She learnt the art of weaving by watching her grandmother at the age of nine.
Today, Nanave Taime, a traditional weaver from Penrhyn, is proud to showcase her traditional art to the world, aiming to keep the weaving tradition alive.
At the Vaka Eiva Business Trade Investment Board trade day, Taime participated for the first time, as a solo weaver and designer displaying her intricately woven rito crafts, popular with visitors and residents.
Most of all she sold out her mini rito paddles as souvenirs to a number of tourists, as souvenirs of the Vaka Eiva festival.
Taime said she would watch her grandmother weave the famous Penrhyn hats and this would put a smile on her face. She loved seeing the completion of a traditional hat, ready to be worn, or sent for a family member here in Rarotonga or overseas.
“I love weaving and designing. I don't remember how old grandma was then but I was just nine and it was a custom for us to ensure we gained the traditional weaving knowledge and skills,” she said.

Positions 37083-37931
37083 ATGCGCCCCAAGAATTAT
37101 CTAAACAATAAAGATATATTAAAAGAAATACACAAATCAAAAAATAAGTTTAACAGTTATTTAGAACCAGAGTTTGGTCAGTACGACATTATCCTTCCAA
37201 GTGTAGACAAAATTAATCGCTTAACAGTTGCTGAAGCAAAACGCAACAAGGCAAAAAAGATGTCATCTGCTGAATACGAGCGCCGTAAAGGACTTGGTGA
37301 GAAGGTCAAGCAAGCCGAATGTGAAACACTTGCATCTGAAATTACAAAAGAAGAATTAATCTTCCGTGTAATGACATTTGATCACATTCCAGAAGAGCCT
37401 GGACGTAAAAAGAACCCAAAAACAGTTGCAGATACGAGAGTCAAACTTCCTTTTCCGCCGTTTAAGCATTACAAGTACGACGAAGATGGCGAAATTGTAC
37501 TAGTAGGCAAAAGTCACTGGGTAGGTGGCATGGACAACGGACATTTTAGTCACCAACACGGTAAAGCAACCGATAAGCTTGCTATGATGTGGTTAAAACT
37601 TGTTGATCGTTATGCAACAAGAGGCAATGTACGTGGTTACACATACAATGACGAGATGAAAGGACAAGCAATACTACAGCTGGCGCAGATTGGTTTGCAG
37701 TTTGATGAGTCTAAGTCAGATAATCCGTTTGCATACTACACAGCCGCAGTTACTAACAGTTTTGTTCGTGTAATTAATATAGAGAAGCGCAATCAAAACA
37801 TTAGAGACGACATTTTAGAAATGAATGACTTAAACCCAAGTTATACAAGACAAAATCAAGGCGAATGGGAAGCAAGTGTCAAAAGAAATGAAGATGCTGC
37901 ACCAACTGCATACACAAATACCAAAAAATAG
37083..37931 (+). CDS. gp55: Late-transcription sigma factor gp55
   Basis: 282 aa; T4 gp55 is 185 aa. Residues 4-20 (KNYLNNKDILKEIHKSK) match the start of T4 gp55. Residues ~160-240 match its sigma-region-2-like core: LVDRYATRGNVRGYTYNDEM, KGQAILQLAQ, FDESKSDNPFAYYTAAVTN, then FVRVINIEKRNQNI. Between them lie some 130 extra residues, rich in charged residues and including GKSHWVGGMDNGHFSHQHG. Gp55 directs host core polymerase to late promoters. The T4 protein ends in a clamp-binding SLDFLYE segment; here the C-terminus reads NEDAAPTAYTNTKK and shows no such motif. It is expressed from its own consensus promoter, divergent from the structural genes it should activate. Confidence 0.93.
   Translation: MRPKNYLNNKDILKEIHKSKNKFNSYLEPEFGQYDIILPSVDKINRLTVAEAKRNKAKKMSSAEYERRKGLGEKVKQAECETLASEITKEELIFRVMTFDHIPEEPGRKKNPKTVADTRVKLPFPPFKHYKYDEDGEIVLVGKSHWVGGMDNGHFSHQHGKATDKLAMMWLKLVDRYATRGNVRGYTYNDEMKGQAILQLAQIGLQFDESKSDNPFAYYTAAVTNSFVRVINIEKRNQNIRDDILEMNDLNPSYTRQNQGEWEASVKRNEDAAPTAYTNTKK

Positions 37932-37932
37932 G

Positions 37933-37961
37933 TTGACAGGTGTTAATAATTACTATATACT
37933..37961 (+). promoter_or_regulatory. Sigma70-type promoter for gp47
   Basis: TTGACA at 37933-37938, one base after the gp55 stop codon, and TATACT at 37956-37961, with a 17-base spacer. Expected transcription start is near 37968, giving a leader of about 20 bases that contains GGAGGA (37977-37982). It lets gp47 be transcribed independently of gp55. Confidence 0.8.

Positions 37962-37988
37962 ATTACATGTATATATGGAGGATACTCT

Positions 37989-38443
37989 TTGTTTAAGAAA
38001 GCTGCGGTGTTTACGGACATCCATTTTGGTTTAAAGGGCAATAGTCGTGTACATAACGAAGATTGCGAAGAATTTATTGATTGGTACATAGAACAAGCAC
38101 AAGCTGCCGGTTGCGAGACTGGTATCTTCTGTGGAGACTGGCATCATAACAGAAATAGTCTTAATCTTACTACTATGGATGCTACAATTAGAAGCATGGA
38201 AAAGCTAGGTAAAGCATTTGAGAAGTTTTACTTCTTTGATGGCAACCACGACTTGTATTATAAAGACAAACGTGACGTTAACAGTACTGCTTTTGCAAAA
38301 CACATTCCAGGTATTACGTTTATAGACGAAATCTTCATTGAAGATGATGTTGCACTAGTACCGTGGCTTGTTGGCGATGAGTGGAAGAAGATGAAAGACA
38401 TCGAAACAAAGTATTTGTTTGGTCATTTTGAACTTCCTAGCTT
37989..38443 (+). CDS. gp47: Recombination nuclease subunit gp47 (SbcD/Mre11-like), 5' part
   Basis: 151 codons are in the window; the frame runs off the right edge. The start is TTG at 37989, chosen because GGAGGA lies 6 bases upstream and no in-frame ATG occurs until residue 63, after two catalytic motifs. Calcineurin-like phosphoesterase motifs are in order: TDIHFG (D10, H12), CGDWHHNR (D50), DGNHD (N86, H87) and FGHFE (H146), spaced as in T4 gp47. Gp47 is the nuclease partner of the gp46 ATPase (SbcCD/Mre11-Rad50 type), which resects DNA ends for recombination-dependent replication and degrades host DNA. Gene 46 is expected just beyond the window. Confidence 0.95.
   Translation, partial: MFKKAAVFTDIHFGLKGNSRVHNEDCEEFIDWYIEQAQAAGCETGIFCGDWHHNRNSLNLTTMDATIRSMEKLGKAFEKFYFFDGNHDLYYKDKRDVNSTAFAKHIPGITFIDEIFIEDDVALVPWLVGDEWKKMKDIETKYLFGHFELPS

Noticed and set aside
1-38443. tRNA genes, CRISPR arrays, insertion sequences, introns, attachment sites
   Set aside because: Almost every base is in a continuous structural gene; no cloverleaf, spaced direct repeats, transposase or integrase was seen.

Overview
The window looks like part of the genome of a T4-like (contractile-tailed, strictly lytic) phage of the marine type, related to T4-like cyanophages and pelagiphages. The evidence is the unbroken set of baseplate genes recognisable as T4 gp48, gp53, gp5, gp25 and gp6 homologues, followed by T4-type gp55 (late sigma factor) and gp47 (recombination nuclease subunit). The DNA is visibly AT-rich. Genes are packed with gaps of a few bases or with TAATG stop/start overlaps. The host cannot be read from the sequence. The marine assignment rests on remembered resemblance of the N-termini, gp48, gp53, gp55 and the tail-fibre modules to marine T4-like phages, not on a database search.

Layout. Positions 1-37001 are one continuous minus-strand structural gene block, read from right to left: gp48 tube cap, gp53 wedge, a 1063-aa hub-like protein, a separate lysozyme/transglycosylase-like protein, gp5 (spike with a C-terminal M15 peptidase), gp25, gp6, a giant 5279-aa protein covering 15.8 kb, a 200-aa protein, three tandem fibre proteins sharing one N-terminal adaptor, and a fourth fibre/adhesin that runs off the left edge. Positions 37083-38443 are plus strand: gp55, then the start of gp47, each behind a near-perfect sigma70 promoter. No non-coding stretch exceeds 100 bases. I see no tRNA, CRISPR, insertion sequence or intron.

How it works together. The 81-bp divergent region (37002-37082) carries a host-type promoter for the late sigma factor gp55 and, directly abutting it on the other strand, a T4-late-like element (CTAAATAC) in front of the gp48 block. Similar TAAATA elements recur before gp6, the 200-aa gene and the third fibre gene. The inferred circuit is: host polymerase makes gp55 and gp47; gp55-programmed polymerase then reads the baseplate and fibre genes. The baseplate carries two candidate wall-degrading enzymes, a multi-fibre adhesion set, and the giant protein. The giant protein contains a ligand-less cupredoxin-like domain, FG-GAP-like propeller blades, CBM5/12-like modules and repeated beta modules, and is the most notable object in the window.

She said it was a custom – and a must – for the girls to learn weaving. But for her, it was the fun of designing, art and most of all just spending time making something new.
“Weaving is part of our tradition back home, every one of us must learn to keep the culture alive.”
Taime came to Rarotonga to pursue her education and later joined Pacific Weave where she attended classes to boost her weaving talent.
She later ventured out on her own and started showcasing her designs at the Punanga Nui market.
She said she was part of the Vaka Eiva trade day last year, where she first designed a paddle made out of rito. It was which is bigger than the souvenir designs she has been selling in the past two days of this year’s trade day.
In Penrhyn, she says, it is mostly about learning these skills but as you get older it is up to you.
Taime designs, crafts and weaves rito earing, hats and other designs that’s comes into mind.
She also works on her customs originals, where she gets orders from overseas.
“The designs naturally come to me,’ she says.
She has two daughters, aged five and nine, and hopes to share her skills with them.
Despite the unpredictable weather the Vaka Eiva trade day has attracted decent crowds to the colourfully set up stalls.
Excited at the experience of being among the hype of activity, Taime loved the flow of business and meeting new people.
There was a variety of food and handmade crafts available that include: chips, chutneys and jams from Atiu, locally made paddles come down and pearls, rito crafts, beach wear, t-shirts, caps, crepes, cabin bread poke, katsu chicken and more.